Shop Small, Shop Local at Pollon Flowers
A leading Sydney florist started his craft almost by accident, writes Elizabeth Meryment. Presented in conjunction with American Express.
Nicholas Minton-Connell talks about flowers the way some people talk about their children.
“I can’t wait for the peonies to come in,” he enthuses. “They’re so short lived. And then we have the hydrangeas, I love hydrangeas. I am obsessed with flowers. They ignite you. For me they have always been a passion.”
All this for a man who is not a classically trained florist, and who stumbled into a career as a florist after buying a retail outlet that sold flowers.
That was more than 16 years ago, when Minton-Connell returned from a high-powered job in Hong Kong, where he was a creative director for Dior. His speciality had been window dressing, a dynamic craft that required expertise and artistry with often huge and dramatic bunches.
So when he retuned to Australia and bought a shop in Melbourne’s Flinders Lane that he intended to turn into a homewares store, it made sense to keep the connection with the florist that had previously occupied the space. And so Pollon Flowers was born.
“I didn’t have any formal training,” Minton-Connell says. “So the woman who sold me the store, who was a florist, said she would teach me the key components of floristry and that’s how I learned the basics.
“A lot of florists come from a very mechanical way of doing things. They have the basics and the fundamentals but for me, everyone has their own artistry, their own artistic style and that’s what I have been able to bring to it.”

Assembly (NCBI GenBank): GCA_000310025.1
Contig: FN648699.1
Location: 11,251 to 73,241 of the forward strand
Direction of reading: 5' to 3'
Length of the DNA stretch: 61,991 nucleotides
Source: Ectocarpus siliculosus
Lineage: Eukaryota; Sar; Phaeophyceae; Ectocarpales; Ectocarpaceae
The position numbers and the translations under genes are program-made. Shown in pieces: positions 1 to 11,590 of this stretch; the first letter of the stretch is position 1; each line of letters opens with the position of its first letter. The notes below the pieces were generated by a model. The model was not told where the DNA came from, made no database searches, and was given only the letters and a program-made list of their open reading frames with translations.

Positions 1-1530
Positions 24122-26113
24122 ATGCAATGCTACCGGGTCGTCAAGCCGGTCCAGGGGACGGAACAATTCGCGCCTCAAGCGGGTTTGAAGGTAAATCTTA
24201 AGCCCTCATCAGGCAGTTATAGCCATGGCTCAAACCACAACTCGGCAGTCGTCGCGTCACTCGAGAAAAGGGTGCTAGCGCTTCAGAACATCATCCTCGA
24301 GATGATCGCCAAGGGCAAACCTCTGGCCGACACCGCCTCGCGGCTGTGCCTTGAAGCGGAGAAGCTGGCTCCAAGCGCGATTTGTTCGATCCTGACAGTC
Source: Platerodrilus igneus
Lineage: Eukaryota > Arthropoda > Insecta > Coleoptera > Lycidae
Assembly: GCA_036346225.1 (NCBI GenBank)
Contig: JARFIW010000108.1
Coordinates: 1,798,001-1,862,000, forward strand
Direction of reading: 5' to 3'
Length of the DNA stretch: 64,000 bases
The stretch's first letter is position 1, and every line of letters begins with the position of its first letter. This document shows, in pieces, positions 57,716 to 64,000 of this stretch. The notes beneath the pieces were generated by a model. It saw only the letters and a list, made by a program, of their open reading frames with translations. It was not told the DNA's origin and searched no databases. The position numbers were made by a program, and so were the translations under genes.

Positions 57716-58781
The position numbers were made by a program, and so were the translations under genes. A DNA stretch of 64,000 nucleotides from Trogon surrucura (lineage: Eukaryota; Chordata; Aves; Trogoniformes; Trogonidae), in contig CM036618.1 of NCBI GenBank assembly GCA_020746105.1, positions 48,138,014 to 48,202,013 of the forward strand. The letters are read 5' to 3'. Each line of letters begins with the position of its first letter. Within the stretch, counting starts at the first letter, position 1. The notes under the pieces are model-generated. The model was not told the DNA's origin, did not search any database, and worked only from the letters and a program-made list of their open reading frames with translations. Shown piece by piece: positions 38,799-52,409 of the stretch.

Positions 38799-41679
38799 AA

From those humble beginnings, Minton-Connell has risen to be one of Australia’s leading men of flowers, running both the Melbourne outfit, which he still retains, and his newer Sydney store, located on Paddington’s Oxford Street. He spends half the week in each city, attending clients who range from leading corporates, law firms and creative powerhouses such as Chanel and Dior, to local customers who simply pop into the shop for a bunch of roses.
He says the secret to longevity in business is to be devoted to the craft and put in the hours to prove it.
“I am up at the markets buying flowers at 5am, working in the dark even when it’s cold,” he says. “It’s never that cold in Sydney. It’s bloody cold at the markets in Melbourne though.
“People say to me how have you done this for 20 years? The answer is you have to be passionate about it. For me it’s all about the flowers. I really do not like people or trust people who do not like flowers.”
72 Oxford St Paddington